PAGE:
How to identify and monitor the main drivers of a stock

By | September 5, 2013

The most distinguishing element of great analysts is that they spend a disproportionate amount of time on the few drivers that are likely to move their stocks. This approach turns the traditional company analysis on its head because they’re not attempting to know everything about their companies. The problem many analysts have is that they approach company analysis similarly to college students, highlighting all 300 pages of their textbooks to ensure that everything is understood for the final exam. Great analysts focus their time on only those questions that have been asked in prior exams or, due to a change in the environment, are likely to be asked on the next exam. Focusing on the critical drivers that are likely to move the company’s stock price allows the analyst to better allocate time and be a better stock picker.

1. For a driver to be critical it will likely meet these criteria:
   a. Occur during the investor’s typical investment time horizon.
   b. Have an associated catalyst that, when triggered, will cause the driver to become a greater opportunity or risk in the view of market participants. In most instances, this driver causes one or more of the following:

  1. Material changes in earnings or cash flow growth.
  2. Material changes in returns.
  3. Material changes in the volatility profile of the stock.
  4. Material changes in the probability of:
  • The company makes an acquisition.
  • The company is purchased by another entity.
  • There is a change in senior management.

2. Dedicate a place in your notes to compile the critical drivers (and their catalysts for each company and sector. It’s important to have this Information in one easy-to-reference place.

3. Identify and understand the historical (10 years or more) cause of anomalies or fluctuations to each company’s:
   a. Financial metrics in absolute terms and relative to its peers.
   b. Valuation levels relative to its peers and the market.

4. Record the events that caused these historical anomalies as drivers (on a company or sector level) as well as the catalyst that triggered the event (e.g., stronger customer pricing is the driver, while the catalyst is an upside surprise at the company’s upcoming quarterly earnings release).

5. Review current valuations to identify what’s in the stock, in terms of current expectations. Record the drivers that drive key assumptions necessary for each company to achieve consensus expectations.

6. For analysts who have the time and resources, meet with company management to understand if it’s aware of the analyst’s critical drivers and determine if there’s a plan to exploit or mitigate them. Ask appropriate questions during the meeting and prepare in advance. Use the meeting as an opportunity to prioritize critical drivers.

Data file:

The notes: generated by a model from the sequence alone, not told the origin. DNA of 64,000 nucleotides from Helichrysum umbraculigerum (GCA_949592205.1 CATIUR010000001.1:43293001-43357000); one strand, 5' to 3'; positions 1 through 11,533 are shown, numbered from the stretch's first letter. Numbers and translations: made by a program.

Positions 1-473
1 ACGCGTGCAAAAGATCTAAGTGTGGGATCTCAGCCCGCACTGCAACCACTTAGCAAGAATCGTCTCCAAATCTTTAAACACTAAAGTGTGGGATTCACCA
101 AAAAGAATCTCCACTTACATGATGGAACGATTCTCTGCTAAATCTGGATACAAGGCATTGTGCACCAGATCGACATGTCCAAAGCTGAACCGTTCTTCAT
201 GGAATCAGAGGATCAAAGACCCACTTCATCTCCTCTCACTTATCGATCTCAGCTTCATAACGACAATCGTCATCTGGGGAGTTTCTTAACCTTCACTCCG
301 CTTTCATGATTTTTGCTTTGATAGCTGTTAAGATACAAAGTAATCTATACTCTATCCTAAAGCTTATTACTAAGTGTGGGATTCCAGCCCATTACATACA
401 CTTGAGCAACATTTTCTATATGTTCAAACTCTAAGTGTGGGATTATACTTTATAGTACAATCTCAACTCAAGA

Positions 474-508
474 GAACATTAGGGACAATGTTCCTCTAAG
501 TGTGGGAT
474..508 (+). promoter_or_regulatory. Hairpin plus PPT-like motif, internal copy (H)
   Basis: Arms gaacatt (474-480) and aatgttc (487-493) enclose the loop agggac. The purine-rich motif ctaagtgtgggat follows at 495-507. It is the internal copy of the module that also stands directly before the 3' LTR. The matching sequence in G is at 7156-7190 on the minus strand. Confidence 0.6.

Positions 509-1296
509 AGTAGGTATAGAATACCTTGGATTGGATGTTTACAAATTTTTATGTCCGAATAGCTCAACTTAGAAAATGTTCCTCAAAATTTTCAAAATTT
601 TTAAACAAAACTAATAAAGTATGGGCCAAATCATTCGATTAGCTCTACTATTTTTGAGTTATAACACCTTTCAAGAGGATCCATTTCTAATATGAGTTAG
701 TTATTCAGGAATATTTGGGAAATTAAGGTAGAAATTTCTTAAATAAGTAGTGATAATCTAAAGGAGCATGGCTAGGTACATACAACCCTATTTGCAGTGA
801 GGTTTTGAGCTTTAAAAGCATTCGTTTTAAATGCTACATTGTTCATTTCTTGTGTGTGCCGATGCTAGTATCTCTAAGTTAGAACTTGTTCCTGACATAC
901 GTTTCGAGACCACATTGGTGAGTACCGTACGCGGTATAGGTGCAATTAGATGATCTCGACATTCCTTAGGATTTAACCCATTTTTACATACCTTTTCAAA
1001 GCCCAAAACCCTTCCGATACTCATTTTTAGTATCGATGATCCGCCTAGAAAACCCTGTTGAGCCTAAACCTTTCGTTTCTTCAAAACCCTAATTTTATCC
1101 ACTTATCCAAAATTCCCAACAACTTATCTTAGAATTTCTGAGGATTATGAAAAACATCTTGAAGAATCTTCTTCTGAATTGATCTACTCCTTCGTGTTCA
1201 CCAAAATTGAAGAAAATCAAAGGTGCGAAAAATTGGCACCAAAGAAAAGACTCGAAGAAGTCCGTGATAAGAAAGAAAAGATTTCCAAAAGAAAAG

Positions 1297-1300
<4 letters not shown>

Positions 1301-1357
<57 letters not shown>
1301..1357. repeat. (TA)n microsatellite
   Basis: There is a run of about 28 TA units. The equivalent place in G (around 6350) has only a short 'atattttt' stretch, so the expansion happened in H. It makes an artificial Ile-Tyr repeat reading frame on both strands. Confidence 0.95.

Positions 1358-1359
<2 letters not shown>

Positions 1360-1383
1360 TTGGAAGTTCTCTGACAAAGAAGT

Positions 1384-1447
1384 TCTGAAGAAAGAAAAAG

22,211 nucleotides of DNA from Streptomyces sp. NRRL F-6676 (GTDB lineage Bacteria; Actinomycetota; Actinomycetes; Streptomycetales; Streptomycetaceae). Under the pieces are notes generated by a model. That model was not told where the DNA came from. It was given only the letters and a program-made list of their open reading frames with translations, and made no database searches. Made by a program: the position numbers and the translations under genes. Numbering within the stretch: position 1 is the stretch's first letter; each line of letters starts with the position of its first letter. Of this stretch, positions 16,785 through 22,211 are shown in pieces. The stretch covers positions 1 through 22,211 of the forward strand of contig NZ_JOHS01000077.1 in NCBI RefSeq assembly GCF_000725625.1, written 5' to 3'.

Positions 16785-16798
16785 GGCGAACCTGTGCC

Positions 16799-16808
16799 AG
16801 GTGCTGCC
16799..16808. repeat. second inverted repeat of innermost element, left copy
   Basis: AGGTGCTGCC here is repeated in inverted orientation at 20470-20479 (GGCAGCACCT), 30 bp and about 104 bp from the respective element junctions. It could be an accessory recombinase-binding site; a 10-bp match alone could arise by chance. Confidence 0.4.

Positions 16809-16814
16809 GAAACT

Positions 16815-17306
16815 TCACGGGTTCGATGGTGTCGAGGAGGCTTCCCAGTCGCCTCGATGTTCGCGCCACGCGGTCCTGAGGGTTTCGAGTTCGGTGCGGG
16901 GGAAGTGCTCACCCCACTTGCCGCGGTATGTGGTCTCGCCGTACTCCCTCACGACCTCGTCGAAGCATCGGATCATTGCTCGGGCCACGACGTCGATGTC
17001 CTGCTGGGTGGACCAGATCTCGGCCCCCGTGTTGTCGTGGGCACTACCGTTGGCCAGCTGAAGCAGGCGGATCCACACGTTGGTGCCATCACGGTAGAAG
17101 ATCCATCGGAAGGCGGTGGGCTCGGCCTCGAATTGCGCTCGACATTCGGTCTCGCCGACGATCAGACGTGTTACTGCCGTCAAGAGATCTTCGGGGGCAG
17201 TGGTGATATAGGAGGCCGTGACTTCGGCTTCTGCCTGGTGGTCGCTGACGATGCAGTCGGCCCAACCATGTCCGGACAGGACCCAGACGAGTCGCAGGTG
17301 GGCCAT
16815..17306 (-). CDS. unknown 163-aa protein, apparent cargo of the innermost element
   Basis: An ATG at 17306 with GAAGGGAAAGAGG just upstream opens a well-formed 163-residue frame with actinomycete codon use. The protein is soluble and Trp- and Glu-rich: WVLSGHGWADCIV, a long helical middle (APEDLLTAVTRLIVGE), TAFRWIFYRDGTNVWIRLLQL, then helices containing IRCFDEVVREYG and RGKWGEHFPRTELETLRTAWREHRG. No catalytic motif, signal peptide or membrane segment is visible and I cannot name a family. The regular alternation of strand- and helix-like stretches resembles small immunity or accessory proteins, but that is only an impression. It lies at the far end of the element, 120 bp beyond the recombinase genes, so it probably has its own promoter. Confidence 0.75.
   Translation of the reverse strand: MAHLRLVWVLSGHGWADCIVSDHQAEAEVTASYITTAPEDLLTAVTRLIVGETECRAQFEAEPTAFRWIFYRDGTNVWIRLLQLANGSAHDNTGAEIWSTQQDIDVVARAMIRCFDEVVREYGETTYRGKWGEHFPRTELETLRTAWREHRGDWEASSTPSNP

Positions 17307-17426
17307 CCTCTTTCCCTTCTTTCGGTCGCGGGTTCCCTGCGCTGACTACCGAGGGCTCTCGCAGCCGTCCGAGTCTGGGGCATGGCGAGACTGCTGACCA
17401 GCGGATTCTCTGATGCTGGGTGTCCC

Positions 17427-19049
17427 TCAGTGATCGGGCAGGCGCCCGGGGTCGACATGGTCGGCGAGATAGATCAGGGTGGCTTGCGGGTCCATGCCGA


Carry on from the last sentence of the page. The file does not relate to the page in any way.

7. Of all the drivers recorded, rank them in terms of impact on earnings and cashflow over a reasonable investment time horizon (e.g., 6 to 12 months). Those that are most likely to move consensus EPS or CFPS by 5 percent or more are generally among the better candidates for critical drivers.

8. Identify potential catalysts for the more significant critical drivers. Those with catalysts that can be identified and forecast through detailed research are usually the best critical drivers for the purpose of stock picking (e.g., it’s much more difficult to forecast the next recession than assess a company’s likely success or failure with a new product launch).

9. Aggressively monitor your network of information sources to forecast the catalysts for two to four critical drivers (for each company better than the broader market).

10. Over time, add new critical drivers to the list and remove old ones, based on their probability to move EPS or CFPS by your threshold. To remain on-task and efficient with time, an analyst should follow the following process to determine if a new critical driver has emerged:
   a. Determine if new information is more likely to be an opportunity or risk.
   b. Briefly surmise the potential impact on the stock from this driver:

  • Likely to occur within investment time horizon?
  • Material (e.g., move financials more than 5 percent)?
  • Will be triggered by a catalyst that can be forecast?

c. If the driver meets the criteria above, determine if it’s not yet in the stock in terms of consensus expectations or the valuation multiple.

11. If it meets all of the criteria above, it likely warrants further research to determine if it’s a critical driver.

Some final remarks in terms of seeking out drivers:
o You ‘re not looking for data points but rather changes in trends.
o Don’t “go underground” when conducting research; get out there and learn by having conversations. Inexperienced analysts hide in their spreadsheets, which fails to get them out into the debate.
o You can’t do this on your own, especially when you’re new. You ‘ll need to ask for help from:
– Colleagues in your firm
– Investor relations
– Sell-side (if on the buy-side)
– Industry contacts
o The market often over-simplifies the investment thesis, which offers us an opportunity.

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